<tt>
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          • Harry
            ... abv . Now, ... potential is well ... Like I said before, If your wash had a starting potential abv higher than that, then you won t convert all the
            Message 5 of 9 , Mar 3, 2004
              --- In new_distillers@yahoogroups.com, "mhorowit@c..."
              <mhorowit@c...> wrote:
              > Harry - thanks, especially for that latter bit about 'potential
              abv'. Now,
              > again with the simple sugar wash, what will happen if the
              potential is well
              > above 14%? - Mike


              Like I said before,

              If your wash had a starting potential abv higher than that, then you
              won't convert all the sugar.  You need higher alcohol tolerant
              yeasts to attain higher percentages.

              You will end up with a very slow ferment (possibly stuck) and a
              sweet wash. You can still run this wash to recover the alcohol, but
              it must be done very slowly (not too much heat) or you risk getting
              a "burnt sugar" foul taste through the product. You may also have a
              sizable cleanup job with your still parts. Liquid sugar is syrup,
              remember.

              A better solution would be to split the original wash into two
              fermenters, top up each with about 50% more water, add nutrients
              (tomato paste or store-bought fermaid or similar) and rehydrate
              another charge of baker's yeast and re-pitch.

              To elaborate further, baker's yeast and high sugar content just
              don't mix. During my 30 or so years as a baker/doughmaker, I made
              many thousands of sweet bun doughs and bread doughs. A standard
              25kg flour for a bread dough requires 1kg of compressed yeast and no
              added sugar. For a sweet dough, the same 25kg flour requires 3kg
              yeast and 2kg sugar, plus the sugar from 2kg of mixed dried fruit.
              You see where I'm going with this? High sugar content retards the
              yeast action because most yeasts (baker's) are susceptible to "sugar
              shock" and either go dormant or die.

              HTH
              Slainte!
              regards Harry
            • Michael Horowitz
              Thanks for the explanation; In a panic, I re-examined my work: When I built the wash, I did two things - I used the basic 2#/gal, and then adjusted the SG to
              Message 6 of 9 , Mar 3, 2004
                Thanks for the explanation; In a panic, I re-examined my work:
                When I built the wash, I did two things - I used the basic 2#/gal, and then
                adjusted the SG to 1.07.
                After your e-mail, I went to the website and ran what I did thru the
                formula and find that my 2#/gal gave a bit less potential then 14%, so at
                least in theory, I haven't overloaded the yeast with sugar.
                Yeah, I hear you about what yeast to use and it's not hard to find; I'm not
                being stubborn, but others seem to have had luck using baker's yeast and I
                wanted to give it a try.
                Let's give this another day, then if action is still slow, I'll split the
                wash and add water to both halfs. - Mike


                At 03:33 PM 3/3/04, you wrote:
                >--- In new_distillers@yahoogroups.com, "mhorowit@c..."
                ><mhorowit@c...> wrote:
                > > Harry - thanks, especially for that latter bit about 'potential
                >abv'. Now,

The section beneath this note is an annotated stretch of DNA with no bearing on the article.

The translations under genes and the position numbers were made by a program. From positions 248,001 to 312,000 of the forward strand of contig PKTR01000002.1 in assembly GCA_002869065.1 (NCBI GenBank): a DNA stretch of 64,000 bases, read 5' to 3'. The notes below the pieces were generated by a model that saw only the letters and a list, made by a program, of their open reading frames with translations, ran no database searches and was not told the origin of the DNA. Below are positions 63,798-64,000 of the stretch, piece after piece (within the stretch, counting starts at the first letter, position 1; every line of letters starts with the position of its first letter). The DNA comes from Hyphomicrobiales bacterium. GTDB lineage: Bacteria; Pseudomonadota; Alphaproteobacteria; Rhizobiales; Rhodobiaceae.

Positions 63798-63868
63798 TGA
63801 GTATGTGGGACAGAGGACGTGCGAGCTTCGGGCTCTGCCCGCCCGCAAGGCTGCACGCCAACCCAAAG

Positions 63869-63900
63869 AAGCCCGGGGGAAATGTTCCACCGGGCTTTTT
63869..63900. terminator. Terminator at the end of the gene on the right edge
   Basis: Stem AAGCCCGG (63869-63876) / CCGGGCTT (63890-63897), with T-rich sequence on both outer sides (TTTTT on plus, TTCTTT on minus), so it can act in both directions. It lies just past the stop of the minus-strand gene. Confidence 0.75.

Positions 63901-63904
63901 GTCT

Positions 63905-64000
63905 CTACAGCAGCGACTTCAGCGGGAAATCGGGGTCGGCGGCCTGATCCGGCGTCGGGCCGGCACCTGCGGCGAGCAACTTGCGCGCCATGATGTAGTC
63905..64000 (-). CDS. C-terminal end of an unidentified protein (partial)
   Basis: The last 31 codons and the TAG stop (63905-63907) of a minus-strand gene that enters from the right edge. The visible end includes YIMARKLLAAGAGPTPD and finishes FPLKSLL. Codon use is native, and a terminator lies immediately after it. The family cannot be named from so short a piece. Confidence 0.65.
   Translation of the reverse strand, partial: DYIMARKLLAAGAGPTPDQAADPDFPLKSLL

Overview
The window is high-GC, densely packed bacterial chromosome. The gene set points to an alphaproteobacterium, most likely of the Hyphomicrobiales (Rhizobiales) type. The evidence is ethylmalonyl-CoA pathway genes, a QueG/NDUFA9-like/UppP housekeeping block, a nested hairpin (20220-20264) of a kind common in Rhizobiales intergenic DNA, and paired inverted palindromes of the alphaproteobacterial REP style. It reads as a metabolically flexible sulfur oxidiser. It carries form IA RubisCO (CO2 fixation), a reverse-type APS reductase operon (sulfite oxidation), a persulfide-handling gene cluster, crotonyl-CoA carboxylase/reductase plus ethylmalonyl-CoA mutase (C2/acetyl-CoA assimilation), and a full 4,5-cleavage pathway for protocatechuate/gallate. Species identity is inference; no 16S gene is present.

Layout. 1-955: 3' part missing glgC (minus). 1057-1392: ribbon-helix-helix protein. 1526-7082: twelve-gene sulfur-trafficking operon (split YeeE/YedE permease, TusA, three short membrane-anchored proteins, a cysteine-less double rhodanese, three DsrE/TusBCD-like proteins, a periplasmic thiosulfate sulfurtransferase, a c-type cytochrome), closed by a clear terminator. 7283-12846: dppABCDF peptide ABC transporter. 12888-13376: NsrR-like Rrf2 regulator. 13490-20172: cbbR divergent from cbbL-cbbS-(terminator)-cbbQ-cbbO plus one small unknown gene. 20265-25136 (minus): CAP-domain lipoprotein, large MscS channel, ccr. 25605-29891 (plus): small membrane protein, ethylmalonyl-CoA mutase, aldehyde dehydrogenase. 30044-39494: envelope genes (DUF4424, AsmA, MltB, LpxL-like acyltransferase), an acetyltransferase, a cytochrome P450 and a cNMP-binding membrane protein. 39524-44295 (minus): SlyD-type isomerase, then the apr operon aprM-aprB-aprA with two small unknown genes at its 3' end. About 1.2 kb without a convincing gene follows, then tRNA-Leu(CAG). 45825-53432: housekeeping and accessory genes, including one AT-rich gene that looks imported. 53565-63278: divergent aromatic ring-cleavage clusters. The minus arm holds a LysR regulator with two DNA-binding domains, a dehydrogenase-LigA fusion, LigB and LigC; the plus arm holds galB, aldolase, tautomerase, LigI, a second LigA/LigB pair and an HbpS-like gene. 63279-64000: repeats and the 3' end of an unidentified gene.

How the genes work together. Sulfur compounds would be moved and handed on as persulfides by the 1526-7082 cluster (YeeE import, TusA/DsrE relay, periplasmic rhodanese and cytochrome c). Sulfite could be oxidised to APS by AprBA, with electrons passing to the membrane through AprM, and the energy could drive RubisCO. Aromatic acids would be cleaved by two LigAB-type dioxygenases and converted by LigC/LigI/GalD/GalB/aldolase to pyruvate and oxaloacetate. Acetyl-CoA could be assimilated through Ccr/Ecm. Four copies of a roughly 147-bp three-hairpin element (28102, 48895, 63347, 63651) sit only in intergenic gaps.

> > again with the simple sugar wash, what will happen if the
                >potential is well
                > > above 14%? - Mike
                >
                >
                >Like I said before,
                >
                >If your wash had a starting potential abv higher than that, then you
                >won't convert all the sugar. You need higher alcohol tolerant
                >yeasts to attain higher percentages.
                >
                >You will end up with a very slow ferment (possibly stuck) and a
                >sweet wash. You can still run this wash to recover the alcohol, but
                >it must be done very slowly (not too much heat) or you risk getting
                >a "burnt sugar" foul taste through the product. You may also have a
                >sizable cleanup job with your still parts. Liquid sugar is syrup,
                >remember.
                >
                >A better solution would be to split the original wash into two
                >fermenters, top up each with about 50% more water, add nutrients
                >(tomato paste or store-bought fermaid or similar) and rehydrate
                >another charge of baker's yeast and re-pitch.
                >
                >To elaborate further, baker's yeast and high sugar content just
                >don't mix. During my 30 or so years as a baker/doughmaker, I made
                >many thousands of sweet bun doughs and bread doughs. A standard
                >25kg flour for a bread dough requires 1kg of compressed yeast and no
                >added sugar. For a sweet dough, the same 25kg flour requires 3kg
                >yeast and 2kg sugar, plus the sugar from 2kg of mixed dried fruit.
                >You see where I'm going with this? High sugar content retards the
                >yeast action because most yeasts (baker's) are susceptible to "sugar
                >shock" and either go dormant or die.
                >
                >HTH
                >Slainte!
                >regards Harry
                >
                >
                >
                >New Distillers group archives are at
                ><http://archive.nnytech.net/>http://archive.nnytech.net/
                >FAQ and other information available at
                ><http://homedistiller.org>http://homedistiller.org
                >
                >
                >
                >
                >